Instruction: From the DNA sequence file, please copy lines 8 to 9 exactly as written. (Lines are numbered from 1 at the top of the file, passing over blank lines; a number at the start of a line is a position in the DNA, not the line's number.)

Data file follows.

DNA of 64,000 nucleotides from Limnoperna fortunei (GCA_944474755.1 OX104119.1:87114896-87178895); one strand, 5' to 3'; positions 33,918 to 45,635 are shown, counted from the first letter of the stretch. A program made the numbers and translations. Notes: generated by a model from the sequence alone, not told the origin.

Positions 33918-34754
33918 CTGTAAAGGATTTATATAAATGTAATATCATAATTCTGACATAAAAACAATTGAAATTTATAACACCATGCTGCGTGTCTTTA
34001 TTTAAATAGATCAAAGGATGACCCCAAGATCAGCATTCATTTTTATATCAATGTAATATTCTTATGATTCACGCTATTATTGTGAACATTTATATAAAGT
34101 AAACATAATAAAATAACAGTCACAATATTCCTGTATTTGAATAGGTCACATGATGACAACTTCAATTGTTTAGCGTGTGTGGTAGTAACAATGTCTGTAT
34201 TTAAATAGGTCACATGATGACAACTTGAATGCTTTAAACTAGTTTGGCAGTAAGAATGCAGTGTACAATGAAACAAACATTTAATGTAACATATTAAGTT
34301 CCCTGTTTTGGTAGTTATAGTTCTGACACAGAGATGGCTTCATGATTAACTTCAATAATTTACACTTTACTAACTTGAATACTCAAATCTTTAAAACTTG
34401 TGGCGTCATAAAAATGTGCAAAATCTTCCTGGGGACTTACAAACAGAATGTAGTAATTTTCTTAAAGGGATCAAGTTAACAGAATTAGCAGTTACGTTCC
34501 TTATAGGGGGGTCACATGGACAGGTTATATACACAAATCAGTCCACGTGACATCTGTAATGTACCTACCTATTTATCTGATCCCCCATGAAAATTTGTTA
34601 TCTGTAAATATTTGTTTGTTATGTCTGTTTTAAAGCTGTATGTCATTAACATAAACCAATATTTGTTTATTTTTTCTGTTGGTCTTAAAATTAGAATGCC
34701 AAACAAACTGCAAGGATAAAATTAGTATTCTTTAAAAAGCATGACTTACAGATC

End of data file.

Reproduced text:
34401 TGGCGTCATAAAAATGTGCAAAATCTTCCTGGGGACTTACAAACAGAATGTAGTAATTTTCTTAAAGGGATCAAGTTAACAGAATTAGCAGTTACGTTCC
34501 TTATAGGGGGGTCACATGGACAGGTTATATACACAAATCAGTCCACGTGACATCTGTAATGTACCTACCTATTTATCTGATCCCCCATGAAAATTTGTTA